Animal agtech is no innovation backwater as the inaugural ReThink summit focused on the sector proved last week in San Francisco.
Tyson and Perdue are investing in better conditions for its birds and relying on technology to make it happen as consumers remain concerned about welfare in poultry production.
Consumers’ increasing fascination with learning more about food production has prompted many companies throughout the value chain to take actionable steps to improve food safety, transparency, traceability, and animal welfare.
Dutch startup In Ovo has completed a Series A raise with Singapore-based disruptive food system venture fund VisVires New Protein and global specialty chemicals company Evonik.
The clash over consumers’ demand for fast food chains to improve the animal welfare requirements that they use when sourcing meat hit new heights last week when the third largest public retirement fund in America, New York Pension Fund, penned a letter to McDonald’s warning it about “potential financial and reputational risks associated with McDonald’s chicken welfare practices.”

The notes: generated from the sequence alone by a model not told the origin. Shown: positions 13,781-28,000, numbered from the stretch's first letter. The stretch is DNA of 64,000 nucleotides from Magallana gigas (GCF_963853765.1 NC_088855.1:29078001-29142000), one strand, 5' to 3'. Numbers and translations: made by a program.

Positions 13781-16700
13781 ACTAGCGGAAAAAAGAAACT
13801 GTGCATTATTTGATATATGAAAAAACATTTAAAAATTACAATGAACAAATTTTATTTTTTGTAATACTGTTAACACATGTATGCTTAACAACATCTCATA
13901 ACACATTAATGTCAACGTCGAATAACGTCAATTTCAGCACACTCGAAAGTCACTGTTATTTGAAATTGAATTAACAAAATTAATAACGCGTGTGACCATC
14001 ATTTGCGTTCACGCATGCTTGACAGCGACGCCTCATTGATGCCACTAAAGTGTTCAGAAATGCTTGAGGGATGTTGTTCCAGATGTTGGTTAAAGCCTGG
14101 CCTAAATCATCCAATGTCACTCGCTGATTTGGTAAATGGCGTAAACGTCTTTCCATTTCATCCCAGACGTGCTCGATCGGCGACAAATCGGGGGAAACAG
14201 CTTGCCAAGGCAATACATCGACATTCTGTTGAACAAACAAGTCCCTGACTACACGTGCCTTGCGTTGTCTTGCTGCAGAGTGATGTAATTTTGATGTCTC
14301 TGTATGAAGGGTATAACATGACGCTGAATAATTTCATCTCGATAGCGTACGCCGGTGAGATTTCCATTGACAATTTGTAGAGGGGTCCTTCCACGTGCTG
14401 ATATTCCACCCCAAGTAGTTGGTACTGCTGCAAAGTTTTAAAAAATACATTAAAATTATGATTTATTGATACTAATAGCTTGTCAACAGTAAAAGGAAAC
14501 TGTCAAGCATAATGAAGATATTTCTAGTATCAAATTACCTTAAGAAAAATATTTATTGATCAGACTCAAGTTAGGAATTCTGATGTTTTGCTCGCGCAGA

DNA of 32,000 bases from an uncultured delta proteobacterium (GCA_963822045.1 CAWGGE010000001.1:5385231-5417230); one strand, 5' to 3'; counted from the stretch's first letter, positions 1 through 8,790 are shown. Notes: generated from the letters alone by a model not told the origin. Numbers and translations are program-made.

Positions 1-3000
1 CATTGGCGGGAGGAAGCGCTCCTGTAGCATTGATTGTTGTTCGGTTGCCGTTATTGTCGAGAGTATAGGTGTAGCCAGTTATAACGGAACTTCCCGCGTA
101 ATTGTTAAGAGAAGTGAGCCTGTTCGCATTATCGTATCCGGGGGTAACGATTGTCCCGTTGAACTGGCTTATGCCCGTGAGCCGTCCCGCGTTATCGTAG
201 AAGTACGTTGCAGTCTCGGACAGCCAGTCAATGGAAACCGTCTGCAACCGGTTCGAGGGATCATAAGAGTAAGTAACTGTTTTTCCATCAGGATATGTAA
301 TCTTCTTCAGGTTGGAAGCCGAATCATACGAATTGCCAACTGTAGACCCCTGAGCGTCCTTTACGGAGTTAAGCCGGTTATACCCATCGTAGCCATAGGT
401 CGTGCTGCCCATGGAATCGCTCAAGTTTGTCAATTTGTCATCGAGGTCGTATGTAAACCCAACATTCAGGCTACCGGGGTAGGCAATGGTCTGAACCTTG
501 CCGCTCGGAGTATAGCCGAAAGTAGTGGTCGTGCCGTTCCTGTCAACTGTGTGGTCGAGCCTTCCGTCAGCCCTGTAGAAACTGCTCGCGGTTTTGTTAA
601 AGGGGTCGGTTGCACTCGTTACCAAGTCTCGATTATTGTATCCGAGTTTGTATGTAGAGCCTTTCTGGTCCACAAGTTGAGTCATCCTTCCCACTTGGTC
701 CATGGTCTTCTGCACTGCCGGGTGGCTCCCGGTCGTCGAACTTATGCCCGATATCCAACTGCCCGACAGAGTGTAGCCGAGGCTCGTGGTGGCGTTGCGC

Also, John Deere has opened a strategic technology office in the Iowa State University Research Park and Aggrigator launches a Farm to Shelf Marketplace for small farmers to sell direct to restaurants, schools, and grocery stores.
Two startup resources have launched new programs promising investment and mentorship for entrepreneurs, while Monsanto withdraws GM cotton seed application in India, and two drones companies partner.
A disturbing video of Tyson employees kicking, punching, throwing, and killing chickens at a "cage-free" facility has been released by an animal rights group. Also this week, the road to federal cannabis legalization was blocked by the DEA.